Neurofilament Proteins as Biomarkers to Monitor Neurological Diseases and the Efficacy of Therapies

Front Neurosci. 2021 Sep 27;15:689938. doi: 10.3389/fnins.2021.689938. eCollection 2021.


Biomarkers of neurodegeneration and neuronal injury have the potential to improve diagnostic accuracy, disease monitoring, prognosis, and measure treatment efficacy. Neurofilament proteins (NfPs) are well suited as biomarkers in these contexts because they are major neuron-specific components that maintain structural integrity and are sensitive to neurodegeneration and neuronal injury across a wide range of neurologic diseases. Low levels of NfPs are constantly released from neurons into the extracellular space and ultimately reach the cerebrospinal fluid (CSF) and blood under physiological conditions throughout normal brain development, maturation, and aging. NfP levels in CSF and blood rise above normal in response to neuronal injury and neurodegeneration independently of cause. NfPs in CSF measured by lumbar puncture are about 40-fold more concentrated than in blood in healthy individuals. New ultra-sensitive methods now allow minimally invasive measurement of these low levels of NfPs in serum or plasma to track disease onset and progression in neurological disorders or nervous system injury and assess responses to therapeutic interventions. Any of the five Nf subunits - neurofilament light chain (NfL), neurofilament medium chain (NfM), neurofilament heavy chain (NfH), alpha-internexin (INA) and peripherin (PRPH) may be altered in a given neuropathological condition. In familial and sporadic Alzheimer's disease (AD), plasma NfL levels may rise as early as 22 years before clinical onset in familial AD and 10 years before sporadic AD. The major determinants of elevated levels of NfPs and degradation fragments in CSF and blood are the magnitude of damaged or degenerating axons of fiber tracks, the affected axon caliber sizes and the rate of release of NfP and fragments at different stages of a given neurological disease or condition directly or indirectly affecting central nervous system (CNS) and/or peripheral nervous system (PNS). NfPs are rapidly emerging as transformative blood biomarkers in neurology providing novel insights into a wide range of neurological diseases and advancing clinical trials. Here we summarize the current understanding of intracellular NfP physiology, pathophysiology and extracellular kinetics of NfPs in biofluids and review the value and limitations of NfPs and degradation fragments as biomarkers of neurodegeneration and neuronal injury.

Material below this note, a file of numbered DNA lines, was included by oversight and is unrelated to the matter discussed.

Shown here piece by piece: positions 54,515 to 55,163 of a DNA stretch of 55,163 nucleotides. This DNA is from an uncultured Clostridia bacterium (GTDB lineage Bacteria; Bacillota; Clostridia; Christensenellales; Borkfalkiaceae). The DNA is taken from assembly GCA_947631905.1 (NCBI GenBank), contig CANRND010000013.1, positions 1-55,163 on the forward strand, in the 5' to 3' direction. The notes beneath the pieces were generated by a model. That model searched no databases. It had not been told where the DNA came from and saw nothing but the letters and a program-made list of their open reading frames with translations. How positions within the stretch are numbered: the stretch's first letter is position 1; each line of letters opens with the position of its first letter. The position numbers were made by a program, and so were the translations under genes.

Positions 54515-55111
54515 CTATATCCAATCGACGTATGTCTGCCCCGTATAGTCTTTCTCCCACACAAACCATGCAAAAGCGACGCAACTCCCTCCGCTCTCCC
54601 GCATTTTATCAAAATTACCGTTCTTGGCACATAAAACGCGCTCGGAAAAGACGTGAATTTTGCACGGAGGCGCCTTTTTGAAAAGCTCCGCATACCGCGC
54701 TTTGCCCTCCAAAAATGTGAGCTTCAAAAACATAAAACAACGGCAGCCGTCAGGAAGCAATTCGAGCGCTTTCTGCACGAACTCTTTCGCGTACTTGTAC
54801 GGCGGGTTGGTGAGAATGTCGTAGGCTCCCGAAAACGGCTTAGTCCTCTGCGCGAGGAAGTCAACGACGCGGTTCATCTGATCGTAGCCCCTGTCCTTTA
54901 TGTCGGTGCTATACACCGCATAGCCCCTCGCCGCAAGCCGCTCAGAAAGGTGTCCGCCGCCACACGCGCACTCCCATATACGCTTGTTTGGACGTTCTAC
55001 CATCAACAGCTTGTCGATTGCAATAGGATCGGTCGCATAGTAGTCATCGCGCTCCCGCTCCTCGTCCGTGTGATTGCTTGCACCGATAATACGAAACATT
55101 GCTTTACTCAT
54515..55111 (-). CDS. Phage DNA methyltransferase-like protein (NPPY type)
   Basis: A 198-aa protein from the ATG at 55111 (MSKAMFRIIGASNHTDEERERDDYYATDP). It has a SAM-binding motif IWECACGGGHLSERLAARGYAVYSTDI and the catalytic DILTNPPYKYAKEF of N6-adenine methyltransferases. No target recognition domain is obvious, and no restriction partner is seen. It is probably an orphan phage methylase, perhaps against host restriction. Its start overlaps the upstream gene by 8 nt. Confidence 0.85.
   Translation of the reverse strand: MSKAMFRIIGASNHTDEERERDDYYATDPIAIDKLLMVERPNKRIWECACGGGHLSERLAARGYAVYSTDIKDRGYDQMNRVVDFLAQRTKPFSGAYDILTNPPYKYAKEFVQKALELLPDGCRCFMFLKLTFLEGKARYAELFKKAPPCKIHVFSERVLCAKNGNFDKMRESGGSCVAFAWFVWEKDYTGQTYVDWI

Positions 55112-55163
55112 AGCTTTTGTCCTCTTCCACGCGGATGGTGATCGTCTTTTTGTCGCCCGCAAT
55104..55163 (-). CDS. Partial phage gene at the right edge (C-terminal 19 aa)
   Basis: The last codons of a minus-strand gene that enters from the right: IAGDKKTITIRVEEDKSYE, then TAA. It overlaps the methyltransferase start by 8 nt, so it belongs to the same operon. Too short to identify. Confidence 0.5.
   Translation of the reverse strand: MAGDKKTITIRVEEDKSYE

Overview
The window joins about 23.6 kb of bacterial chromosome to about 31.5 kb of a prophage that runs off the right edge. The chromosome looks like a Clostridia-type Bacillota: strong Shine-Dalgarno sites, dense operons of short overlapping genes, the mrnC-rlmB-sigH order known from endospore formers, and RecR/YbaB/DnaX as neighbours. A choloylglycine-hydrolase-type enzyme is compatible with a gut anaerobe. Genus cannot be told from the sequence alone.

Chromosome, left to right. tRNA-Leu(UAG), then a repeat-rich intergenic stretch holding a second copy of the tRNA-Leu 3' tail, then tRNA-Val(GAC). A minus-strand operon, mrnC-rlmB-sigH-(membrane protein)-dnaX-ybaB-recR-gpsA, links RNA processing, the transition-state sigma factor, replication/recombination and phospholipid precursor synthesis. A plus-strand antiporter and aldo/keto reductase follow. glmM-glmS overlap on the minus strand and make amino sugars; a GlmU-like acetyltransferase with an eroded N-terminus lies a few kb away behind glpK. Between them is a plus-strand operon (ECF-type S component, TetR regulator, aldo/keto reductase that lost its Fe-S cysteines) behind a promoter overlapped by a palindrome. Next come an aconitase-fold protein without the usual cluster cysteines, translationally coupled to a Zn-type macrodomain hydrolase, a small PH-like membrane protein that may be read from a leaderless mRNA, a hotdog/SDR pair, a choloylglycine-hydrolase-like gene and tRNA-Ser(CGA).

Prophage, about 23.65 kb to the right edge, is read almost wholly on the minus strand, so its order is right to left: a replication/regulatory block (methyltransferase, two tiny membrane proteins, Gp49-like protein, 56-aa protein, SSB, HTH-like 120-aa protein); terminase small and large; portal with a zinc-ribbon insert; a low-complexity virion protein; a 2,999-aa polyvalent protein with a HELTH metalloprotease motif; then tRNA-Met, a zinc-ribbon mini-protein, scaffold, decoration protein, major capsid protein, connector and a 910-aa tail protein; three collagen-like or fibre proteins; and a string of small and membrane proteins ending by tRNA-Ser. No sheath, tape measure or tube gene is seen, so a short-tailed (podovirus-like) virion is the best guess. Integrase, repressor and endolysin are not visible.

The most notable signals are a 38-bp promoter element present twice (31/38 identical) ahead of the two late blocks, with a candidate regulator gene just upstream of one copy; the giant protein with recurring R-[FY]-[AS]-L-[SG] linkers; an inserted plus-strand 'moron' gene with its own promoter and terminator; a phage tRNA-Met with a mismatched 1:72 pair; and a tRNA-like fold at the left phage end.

Keywords: CSF; NFL; biomarker; blood; neurodegeneration; neurofilament; neuronal injury; pNfH.

Publication types

  • Review